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Builders’ licence campaign collapses

6 Nov 20 Plans to make every jobbing builder have to pass a test and buy a licence to trade have been shelved.

The Construction Licensing Task Force pictured at an earlier meeting
The Construction Licensing Task Force pictured at an earlier meeting

The Construction Licensing Task Force, instigated by the Federation of Master Builders (FMB), has announced what it calls ‘a tactical pivot’.

It has dropped its Licence UK Construction (LUKC) campaign for mandatory licensing across the sector and decided instead to swing behind the existing Trustmark quality scheme.

The task force has realised that its ambition for a new law to be passed making builders’ licenses compulsory, and creating a whole new tier of regulation and bureaucracy for the industry, was not supported by government.

It had a vision of no one even banging nail into a wall or changing a washer without a licence.

The Covid-19 pandemic has provided cover for the collapse of the campaign.

The task force’s 5th November newsletter said: “Largely due to Covid-19, but also in part due to the current government’s reluctance to introduce widespread regulation, it was decided that the campaign should tactically ‘pivot’ in the short term. Instead of wholesale mandatory licensing across the sector, the government should be lobbied to make any government grants schemes for refurbishments and energy efficiency improvements conditional upon the suppliers having an approved quality mark, such as Trustmark. This was already the case with the Green Homes Grants Scheme but should become accepted policy for any further schemes or initiatives.”

Thus the campaign has moved from pushing for a builders’ licence scheme to pushing for a requirement for Trustmark registration to qualify for government grant schemes.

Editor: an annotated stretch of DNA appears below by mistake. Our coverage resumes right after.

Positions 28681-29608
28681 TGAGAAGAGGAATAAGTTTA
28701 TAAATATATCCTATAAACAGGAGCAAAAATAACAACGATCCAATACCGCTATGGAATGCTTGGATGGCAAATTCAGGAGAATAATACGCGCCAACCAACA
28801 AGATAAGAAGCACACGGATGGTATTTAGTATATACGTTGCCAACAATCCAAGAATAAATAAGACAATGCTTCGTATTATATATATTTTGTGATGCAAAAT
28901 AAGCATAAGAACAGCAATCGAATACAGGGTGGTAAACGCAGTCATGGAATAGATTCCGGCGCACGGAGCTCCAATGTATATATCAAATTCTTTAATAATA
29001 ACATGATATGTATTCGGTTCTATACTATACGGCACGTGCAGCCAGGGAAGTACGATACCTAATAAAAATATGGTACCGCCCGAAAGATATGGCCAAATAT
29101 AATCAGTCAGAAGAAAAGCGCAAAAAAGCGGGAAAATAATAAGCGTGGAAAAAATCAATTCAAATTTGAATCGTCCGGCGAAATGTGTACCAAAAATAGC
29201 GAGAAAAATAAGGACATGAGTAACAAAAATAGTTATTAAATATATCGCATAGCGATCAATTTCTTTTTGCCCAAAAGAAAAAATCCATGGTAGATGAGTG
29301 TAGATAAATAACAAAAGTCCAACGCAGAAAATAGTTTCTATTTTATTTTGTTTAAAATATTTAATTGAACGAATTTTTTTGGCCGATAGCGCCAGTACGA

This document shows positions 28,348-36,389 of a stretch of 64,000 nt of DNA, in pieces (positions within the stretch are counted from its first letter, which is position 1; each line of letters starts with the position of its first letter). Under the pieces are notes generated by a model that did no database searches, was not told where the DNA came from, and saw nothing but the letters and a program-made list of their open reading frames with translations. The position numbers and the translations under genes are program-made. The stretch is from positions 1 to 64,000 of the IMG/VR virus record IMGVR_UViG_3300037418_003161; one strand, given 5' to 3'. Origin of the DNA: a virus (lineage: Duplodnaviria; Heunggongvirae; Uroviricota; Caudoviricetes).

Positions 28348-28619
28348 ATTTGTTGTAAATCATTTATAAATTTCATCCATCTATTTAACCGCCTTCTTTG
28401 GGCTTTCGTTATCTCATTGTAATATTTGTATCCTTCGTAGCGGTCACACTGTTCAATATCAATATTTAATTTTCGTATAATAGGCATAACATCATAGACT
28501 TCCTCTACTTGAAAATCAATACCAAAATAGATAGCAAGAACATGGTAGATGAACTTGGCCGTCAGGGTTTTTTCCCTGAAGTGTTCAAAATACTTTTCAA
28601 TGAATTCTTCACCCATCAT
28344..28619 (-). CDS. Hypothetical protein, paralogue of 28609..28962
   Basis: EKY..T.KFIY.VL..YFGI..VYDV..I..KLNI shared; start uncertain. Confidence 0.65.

The task force agreed that Brian Berry, chief executive of the Federation of Master Builders, and Simon Ayres, chief executive of Trustmark, “should work together over the coming months to determine how Trustmark could be altered to better fit the short-term requirements of the campaign”.

This ‘pivot’ was supported by Fergus Harradence, a civil servant from the Department for Business, Energy & Industrial Strategy who sits on the task force. He “indicated this to be a sensible approach” note the minutes of the last meeting, dated 22nd October.

However, while the Licence UK Construction (LUKC) campaign has climbed down it has not entirely packed up: “Task Force not to lose sight of LUKC’s longer-term strategy for a more formal licensing scheme,” the minutes note.

What was the plan?

The overriding ambition was to stop incompetent or dishonest people working in the industry.

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More formally, the primary objectives were listed as:

  • to improve consumer protection and trust, and drive out rogue traders
  • to improve health and safety for workers and the public
  • to drive up technical and business standards in the industry
  • to prepare the industry for future changes and challenges (particularly around energy and sustainability).